Wednesday, April 1, 2015

Roger Baxter #2 The Secret of Baldhead Mountain

In The Secret of Baldhead Mountain, Roger and Bill travel to Colorado to join their father as he works on a tunnel-building job.  Some residents of a nearby town are against the present location of the proposed highway tunnel.  When Roger learns that a landslide just occurred at the tunnel's entrance, he becomes convinced that someone is sabotaging the tunnel.

Bill is skeptical of Roger's theory about the sabotage, which is so much like when Sandy questions Ken's theories in the Ken Holt series.

Near the beginning of this book, we learn that the boys helped with the smuggling case last summer.  This means that around one year has passed between the two books.

When I read the Ken Holt books, I noticed that everyone drinks coffee, including Ken and Sandy.  In these books, I notice that all of the men smoke.  Naturally, Roger and Bill don't smoke, but give them a few years, and they, too, will smoke like all of the men.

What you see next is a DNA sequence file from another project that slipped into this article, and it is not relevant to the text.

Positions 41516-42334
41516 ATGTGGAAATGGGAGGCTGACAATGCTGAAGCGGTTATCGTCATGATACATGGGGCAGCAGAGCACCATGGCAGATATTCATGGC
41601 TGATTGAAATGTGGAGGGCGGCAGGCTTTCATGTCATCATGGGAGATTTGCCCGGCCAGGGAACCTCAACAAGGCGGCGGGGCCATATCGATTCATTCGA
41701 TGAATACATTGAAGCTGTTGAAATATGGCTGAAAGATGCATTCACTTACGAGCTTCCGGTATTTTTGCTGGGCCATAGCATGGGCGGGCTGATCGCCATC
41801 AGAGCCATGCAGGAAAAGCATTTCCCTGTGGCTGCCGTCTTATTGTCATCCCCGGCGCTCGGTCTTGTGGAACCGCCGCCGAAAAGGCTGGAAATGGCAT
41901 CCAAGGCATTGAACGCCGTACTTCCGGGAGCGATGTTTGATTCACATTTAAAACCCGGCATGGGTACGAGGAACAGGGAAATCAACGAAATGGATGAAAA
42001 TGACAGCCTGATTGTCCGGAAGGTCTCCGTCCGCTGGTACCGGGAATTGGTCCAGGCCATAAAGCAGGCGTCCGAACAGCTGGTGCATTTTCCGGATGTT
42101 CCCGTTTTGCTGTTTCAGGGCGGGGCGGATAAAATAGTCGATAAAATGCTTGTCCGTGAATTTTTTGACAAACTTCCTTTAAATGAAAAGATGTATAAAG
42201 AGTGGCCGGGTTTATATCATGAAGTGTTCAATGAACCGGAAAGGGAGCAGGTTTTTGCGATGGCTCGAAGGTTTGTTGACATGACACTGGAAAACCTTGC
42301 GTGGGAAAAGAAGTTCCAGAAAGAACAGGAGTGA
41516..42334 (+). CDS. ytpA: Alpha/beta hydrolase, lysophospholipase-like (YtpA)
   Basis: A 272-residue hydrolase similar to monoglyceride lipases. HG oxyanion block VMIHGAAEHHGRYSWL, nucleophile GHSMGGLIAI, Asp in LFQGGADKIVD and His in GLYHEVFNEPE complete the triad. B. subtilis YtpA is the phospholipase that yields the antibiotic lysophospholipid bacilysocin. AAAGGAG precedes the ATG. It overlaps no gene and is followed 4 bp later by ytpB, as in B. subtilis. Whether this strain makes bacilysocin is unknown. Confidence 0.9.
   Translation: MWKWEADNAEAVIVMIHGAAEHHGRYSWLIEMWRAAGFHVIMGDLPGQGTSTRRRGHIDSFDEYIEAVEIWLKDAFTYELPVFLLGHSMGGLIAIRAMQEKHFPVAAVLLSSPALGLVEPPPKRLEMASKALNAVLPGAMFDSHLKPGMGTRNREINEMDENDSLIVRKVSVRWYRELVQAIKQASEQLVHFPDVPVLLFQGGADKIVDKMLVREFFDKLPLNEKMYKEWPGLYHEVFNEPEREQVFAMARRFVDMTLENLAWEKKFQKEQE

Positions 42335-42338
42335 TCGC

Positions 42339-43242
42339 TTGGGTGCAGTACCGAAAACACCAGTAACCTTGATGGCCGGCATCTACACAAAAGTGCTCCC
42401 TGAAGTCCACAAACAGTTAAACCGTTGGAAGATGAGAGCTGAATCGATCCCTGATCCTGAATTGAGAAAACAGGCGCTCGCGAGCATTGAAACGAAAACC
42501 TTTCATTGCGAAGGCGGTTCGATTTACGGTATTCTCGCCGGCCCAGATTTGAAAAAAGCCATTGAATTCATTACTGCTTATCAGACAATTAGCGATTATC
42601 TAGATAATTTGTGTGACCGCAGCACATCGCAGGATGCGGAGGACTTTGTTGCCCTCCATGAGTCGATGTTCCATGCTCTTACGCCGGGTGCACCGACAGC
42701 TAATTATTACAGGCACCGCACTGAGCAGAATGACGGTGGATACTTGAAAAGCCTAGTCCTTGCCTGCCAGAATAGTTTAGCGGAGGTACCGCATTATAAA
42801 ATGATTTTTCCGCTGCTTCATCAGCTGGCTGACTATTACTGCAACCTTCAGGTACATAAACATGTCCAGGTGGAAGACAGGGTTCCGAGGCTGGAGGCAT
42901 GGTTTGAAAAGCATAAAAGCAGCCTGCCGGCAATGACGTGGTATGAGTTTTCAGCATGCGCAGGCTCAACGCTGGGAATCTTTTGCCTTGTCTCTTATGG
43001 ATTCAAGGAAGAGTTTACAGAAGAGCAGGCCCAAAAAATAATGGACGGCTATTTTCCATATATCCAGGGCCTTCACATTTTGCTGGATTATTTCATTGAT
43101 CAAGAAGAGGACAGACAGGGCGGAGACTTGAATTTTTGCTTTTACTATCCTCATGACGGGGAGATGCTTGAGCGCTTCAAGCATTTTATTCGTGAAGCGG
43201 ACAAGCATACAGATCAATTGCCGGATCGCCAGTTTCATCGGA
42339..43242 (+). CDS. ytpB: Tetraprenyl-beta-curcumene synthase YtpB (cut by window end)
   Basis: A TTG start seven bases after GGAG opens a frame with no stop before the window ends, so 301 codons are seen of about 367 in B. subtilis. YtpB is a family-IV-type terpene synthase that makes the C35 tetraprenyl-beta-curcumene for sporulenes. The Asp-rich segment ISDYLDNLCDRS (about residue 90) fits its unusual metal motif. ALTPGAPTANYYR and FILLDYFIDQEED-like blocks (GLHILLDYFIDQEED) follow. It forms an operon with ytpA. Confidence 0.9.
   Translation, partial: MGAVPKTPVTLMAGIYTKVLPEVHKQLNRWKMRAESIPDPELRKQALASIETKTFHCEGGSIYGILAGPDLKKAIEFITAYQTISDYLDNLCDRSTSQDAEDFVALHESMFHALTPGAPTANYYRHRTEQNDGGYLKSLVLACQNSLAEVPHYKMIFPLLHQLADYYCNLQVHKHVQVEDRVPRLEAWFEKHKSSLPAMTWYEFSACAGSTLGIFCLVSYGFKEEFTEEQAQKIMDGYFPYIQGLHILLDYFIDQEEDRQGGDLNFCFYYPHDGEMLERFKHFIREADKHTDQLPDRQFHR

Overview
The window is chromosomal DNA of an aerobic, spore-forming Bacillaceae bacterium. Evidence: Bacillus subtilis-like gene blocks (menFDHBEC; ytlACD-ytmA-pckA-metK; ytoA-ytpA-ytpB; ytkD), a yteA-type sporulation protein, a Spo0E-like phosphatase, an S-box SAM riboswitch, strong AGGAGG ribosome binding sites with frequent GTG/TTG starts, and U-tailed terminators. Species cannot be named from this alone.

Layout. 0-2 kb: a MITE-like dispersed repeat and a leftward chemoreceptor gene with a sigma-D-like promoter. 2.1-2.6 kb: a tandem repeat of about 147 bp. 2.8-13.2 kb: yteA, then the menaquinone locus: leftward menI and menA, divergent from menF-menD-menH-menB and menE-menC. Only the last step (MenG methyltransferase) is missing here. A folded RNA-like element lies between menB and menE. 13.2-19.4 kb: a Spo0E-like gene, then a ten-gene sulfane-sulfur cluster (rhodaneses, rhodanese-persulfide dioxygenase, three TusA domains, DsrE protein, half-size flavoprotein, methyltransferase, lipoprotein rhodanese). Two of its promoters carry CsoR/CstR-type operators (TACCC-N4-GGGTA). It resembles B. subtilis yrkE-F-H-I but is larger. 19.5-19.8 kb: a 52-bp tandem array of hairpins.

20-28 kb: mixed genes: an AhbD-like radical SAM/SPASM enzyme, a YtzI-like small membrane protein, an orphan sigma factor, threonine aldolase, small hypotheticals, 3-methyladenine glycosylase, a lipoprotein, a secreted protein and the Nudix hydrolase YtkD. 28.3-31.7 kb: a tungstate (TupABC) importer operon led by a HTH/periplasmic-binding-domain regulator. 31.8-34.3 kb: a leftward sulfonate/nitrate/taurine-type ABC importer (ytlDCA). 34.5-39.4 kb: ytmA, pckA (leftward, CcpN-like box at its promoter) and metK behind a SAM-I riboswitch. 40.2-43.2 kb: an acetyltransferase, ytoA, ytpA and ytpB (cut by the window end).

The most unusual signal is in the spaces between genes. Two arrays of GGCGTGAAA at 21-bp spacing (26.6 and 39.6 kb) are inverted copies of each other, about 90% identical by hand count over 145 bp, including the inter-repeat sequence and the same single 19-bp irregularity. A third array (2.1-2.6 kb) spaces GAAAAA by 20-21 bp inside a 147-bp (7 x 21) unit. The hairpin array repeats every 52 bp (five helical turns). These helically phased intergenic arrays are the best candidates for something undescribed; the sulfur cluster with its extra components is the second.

In Chapter 7, Roger and Bill's new friend, Diego, tells them about how some people in Colorado don't seem to like Diego because he is Mexican.  Roger thinks that Diego's belief is nonsense until he remembers how he at first didn't like a boy at school who friends said didn't belong and wasn't worthy of them.  Roger "had unthinkingly accepted the verdict of a group of older boys who called Mike a 'Hunky' and dismissed him immediately as unworthy of their gang.  People don't like foreigners.  Sure it was crazy.  But he knew it was true, sometimes."

I had never heard the term "Hunky," although I realized it had to be an ethnic or racial slur.  I looked it up and learned that it is a derogatory word for immigrants of Slovakian descent.  I then made the connection between "Hungarian" and "Hunky."  Now I understand.  I learn so much from reading books.

From page 78:
There was an awkwardness between them now, and in a way he wished that Diego hadn't spoken.  In another way he was glad he had.  Because if you didn't know about things like that, how could you do anything about them?
This type of passage is atypical of older series books.  I am impressed, but I am also struck by how little things have changed in the last 69 years.

I thoroughly enjoyed this book.  Roger and Bill do lots of sleuthing in interesting places, including an old ghost town and an old mine.  Part of the scene in the mine plays out very similar to a scene in the Ken Holt book, The Mystery of Gallows Cliff.

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